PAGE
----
A terrifying cache of Nazi memorabilia, guns and thousands of rounds of ammunition have been seized during police raids on homes in Austria.
Prosecutors staged the raids on 11th January after secretly monitoring the social media records of a network of suspected neo-nazi sympathisers in Salzburg.
Officers confiscated 15 rifles with sniper sights, 10 handguns, 2,000 rounds of ammunition and a cache of knives, swords and bayonets.
One collection included a metal shield showing an eagle, a swastika and the maxim Blut und Ehre, or Blood and Honour, the motto of Nazi Germany’s Hitler Youth.
Police also seized apparently original Word War II era Nazi material plus modern-day celebrations of Adolf Hitler’s regime.
Forensic computer specialists are also studying seized data storage units for further material.
Police said in a statement on 11th January obtained by Newsflash: “The Regional Office for the Protection of the Constitution and the Fight against Terrorism is investigating the actions of a group of people for a possible breach of laws regarding the re-engagement in National Socialist activities.
“In recent months, there have been chats in social media channels. Their content indicated an extremist far-right mindset.
“The Salzburg State Prosecution ordered the homes of the participants to be searched.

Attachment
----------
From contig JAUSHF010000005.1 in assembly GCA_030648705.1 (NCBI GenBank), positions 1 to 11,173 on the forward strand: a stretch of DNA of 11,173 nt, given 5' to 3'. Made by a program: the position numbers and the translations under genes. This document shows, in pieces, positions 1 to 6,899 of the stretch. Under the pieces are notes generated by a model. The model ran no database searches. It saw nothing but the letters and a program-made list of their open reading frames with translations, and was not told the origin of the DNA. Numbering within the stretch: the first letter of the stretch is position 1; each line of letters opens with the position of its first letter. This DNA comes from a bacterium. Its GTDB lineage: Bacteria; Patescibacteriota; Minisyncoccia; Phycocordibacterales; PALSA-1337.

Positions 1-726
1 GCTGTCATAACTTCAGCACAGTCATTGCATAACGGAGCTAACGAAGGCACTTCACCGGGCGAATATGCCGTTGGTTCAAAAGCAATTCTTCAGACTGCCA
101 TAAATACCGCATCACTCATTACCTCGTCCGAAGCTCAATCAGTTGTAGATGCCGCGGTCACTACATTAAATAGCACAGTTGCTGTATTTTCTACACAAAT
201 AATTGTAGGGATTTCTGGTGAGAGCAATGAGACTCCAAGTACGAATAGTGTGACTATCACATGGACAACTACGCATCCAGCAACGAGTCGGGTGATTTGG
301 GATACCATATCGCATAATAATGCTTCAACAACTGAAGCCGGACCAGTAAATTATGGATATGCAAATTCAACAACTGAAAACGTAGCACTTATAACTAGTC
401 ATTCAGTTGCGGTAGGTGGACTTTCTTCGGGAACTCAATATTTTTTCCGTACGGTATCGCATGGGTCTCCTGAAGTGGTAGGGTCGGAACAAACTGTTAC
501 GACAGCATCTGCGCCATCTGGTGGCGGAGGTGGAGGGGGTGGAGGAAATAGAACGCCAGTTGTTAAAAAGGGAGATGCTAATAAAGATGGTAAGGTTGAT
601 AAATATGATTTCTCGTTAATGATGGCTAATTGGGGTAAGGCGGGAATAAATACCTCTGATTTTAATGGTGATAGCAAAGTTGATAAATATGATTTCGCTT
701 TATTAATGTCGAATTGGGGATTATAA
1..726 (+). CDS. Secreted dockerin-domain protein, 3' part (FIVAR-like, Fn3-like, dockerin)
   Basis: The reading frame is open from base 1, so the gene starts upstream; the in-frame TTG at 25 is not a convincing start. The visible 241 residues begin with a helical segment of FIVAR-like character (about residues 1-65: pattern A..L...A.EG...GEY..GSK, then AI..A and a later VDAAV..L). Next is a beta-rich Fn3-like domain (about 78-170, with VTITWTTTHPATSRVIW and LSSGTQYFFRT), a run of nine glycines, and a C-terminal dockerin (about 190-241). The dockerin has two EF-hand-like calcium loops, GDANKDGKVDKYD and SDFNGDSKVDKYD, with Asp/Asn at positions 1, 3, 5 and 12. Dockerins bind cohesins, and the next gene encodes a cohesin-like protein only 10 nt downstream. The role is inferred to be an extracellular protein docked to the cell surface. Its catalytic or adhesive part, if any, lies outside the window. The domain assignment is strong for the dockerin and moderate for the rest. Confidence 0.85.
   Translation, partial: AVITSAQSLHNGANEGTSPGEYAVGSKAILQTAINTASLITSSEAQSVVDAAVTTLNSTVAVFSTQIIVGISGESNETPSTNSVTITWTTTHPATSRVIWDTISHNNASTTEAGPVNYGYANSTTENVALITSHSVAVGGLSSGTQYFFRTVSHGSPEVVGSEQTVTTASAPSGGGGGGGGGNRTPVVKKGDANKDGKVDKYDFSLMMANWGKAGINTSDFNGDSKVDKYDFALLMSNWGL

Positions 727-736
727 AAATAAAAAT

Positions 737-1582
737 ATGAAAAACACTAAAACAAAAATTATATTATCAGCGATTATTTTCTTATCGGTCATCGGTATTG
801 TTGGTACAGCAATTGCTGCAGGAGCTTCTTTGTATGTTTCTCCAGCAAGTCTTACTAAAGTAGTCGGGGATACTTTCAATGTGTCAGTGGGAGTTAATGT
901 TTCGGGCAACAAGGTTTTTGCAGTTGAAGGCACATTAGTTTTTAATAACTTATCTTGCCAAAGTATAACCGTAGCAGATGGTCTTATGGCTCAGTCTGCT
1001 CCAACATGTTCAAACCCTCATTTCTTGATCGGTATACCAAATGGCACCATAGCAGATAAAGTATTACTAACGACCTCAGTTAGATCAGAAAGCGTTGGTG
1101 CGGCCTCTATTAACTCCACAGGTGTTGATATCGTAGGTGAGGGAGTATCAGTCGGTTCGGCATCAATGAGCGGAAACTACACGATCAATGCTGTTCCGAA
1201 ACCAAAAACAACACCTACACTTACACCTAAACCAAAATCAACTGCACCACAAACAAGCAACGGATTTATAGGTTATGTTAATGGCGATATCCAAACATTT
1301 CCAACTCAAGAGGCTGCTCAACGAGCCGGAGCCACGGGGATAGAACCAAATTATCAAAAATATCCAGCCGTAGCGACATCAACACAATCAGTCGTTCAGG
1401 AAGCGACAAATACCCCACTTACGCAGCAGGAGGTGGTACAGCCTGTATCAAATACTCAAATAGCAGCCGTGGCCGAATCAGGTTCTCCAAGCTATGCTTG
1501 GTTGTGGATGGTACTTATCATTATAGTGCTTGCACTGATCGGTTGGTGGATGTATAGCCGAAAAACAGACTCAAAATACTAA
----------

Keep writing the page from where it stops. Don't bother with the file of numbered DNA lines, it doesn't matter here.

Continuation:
“This affected two individuals aged 30 and 42 from the district of St. Johann and a 79-year-old person from the Salzburg Umgebung district.”
Salzburg Police added: “Several data storage devices and National Socialist memorabilia were confiscated.
“Additionally, investigators discovered 15 long guns, ten pistols and 2,000 pieces of ammunition as well as knives, bayonets and steel rods.”
A photo released by the police and obtained by Newsflash also shows a flag depicting an eagle, an Iron Cross and the slogan ‘Lost are only those who have given themselves up.’
Salzburg police added: “Some of the weapons had been registered. However, the individuals failed to obtain licences for the possessions of other weapons discovered at their homes.”
The suspects, whose identities were not revealed, were interrogated but not put in custody and state prosecutors are investigating.
The anti-fascist regulations introduced in Austria after World War II have been tightened several times through the decades.
It is now a criminal offence to own Nazi memorabilia such as flags and posters.
Speaking approvingly of fascist regimes and establishing far-right organisations are also banned by the country’s federal legal framework.
Anyone found guilty of breaching any of these regulations faces up to 10 years in prison.
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